10 vii. To settle international as well as internal disputes by peaceful means (an obligation incumbent upon all member states of the Council of Europe), rejecting resolutely any forms of threats of force against its neighbours; and 10 xxiv. To respect strictly the provisions of international humanitarian law, including in cases of armed conflict on its territory;
II. Russia's Obligation to Abide by International Humanitarian Law
A. OSCE and Council of Europe
Both the OSCE and the Council of Europe refer to international humanitarian law standards and stress the obligation by member states to abide by these norms.
Article 2 of the European Convention on Human Rights also specifically states that "Everyone's right to life shall be protected by law. (.)". While article 15 of the Convention provides for the possibility to derogate from the Convention's provisions "in time of war or other public emergency threatening the life of the nation" (art. 15(1)), article 15(2) specifies that "No derogation from article 2, except of death resulting from lawful acts of war (.), shall be made under this provision".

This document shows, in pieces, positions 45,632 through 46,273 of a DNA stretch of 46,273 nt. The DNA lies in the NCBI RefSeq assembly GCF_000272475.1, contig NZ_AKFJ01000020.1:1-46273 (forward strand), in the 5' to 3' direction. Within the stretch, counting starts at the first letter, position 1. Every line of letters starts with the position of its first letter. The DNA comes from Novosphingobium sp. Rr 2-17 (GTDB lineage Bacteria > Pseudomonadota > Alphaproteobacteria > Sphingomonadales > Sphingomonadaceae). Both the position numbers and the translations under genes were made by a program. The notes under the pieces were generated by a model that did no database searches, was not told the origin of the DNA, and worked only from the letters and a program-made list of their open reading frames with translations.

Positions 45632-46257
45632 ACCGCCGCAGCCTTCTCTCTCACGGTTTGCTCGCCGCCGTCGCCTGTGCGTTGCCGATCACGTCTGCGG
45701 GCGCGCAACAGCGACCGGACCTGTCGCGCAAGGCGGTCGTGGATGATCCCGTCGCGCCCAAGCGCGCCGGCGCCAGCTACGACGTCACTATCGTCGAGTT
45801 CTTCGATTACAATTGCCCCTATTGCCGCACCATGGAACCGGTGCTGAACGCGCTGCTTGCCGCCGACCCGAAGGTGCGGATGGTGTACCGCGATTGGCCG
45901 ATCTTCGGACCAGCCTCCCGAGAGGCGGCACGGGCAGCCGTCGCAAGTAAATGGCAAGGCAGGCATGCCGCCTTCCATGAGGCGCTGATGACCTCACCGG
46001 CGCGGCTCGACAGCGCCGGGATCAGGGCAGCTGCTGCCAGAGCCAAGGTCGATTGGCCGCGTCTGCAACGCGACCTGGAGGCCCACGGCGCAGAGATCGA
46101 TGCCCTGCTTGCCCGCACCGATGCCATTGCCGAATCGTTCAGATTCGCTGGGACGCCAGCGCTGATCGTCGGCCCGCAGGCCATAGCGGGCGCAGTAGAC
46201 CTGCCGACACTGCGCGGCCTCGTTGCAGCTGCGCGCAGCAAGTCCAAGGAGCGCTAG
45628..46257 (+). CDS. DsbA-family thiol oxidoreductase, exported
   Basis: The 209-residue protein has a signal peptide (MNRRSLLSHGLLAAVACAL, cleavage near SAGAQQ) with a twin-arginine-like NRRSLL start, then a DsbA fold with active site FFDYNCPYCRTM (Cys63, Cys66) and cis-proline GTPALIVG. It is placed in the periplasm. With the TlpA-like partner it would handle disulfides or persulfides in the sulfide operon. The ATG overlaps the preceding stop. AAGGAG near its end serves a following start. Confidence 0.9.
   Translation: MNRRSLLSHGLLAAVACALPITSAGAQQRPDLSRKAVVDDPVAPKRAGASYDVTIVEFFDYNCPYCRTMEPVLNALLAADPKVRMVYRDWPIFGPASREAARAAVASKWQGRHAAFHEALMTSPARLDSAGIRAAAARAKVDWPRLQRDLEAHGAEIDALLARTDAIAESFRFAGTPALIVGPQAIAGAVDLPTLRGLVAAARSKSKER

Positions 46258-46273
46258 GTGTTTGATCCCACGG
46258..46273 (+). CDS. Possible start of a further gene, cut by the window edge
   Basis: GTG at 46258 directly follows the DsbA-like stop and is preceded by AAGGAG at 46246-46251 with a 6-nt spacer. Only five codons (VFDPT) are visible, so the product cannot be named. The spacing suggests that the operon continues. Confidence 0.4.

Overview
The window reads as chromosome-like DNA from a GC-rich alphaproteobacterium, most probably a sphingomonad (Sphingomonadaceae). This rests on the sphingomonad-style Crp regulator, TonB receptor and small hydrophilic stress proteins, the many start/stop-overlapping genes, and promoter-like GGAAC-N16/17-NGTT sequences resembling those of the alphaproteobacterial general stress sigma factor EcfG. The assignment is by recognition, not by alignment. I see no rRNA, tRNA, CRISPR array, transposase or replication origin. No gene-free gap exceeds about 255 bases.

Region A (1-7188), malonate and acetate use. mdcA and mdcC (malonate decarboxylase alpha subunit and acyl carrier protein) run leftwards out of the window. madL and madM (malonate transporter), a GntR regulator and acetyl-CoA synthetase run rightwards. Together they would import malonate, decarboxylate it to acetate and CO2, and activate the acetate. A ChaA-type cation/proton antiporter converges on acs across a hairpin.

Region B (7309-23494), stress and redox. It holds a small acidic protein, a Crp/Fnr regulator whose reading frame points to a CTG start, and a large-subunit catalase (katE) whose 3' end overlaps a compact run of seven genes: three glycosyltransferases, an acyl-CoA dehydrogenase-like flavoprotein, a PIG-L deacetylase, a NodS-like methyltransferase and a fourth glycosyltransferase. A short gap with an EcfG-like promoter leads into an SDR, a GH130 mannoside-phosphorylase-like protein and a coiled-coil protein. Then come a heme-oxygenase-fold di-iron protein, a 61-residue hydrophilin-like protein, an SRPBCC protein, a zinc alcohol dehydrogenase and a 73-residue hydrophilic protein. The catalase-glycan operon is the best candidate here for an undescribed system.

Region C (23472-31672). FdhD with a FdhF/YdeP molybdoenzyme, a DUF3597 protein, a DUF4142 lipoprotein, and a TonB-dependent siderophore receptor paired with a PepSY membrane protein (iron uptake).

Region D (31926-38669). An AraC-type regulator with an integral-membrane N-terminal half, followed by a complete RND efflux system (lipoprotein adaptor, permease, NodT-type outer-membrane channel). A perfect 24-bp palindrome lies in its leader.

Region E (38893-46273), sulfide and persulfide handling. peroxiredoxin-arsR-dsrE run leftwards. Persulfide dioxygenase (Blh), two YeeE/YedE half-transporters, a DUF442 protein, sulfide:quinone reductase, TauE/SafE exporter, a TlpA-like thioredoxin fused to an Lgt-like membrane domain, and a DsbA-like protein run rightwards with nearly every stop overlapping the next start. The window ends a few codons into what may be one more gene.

B. United Nations
Article 3 of the Geneva Convention relative to the Protection of Civilian Persons in Time of War provides for standards to be applied, as a minimum, during conflicts of a non international character.
Article 3 (1) of the Geneva Convention states that "Persons taking no active part in the hostilities, including members of armed forces who have laid down their arms and those who have been put hors de combat by sickness, wounds, detention, or any other cause, shall in all cases be treated humanely, without any adverse distinction founded on race, colour, religion or faith, sex, birth or wealth, or any other similar criteria."
Moreover, UN Protocol additional to the Geneva Conventions of 12 August 1949, and relating to the Protection of Victims of non-international Armed Conflicts (Protocol II), develops further the minimum requirements set in article 3 above. This is the major legally-binding document providing for compulsory norms to be applied with regard to the protection of civilians in situations of internal conflict.
The general idea of the Protocol is that the civilian population shall be preserved against the dangers arising from military operations. It is a clearly established and recognized principle of international law that no attack shall be aimed at the civilian population. More specifically, "acts or threats of violence the primary purpose of which is to spread terror among the civilian population are prohibited"(article 13(2), Protocol II).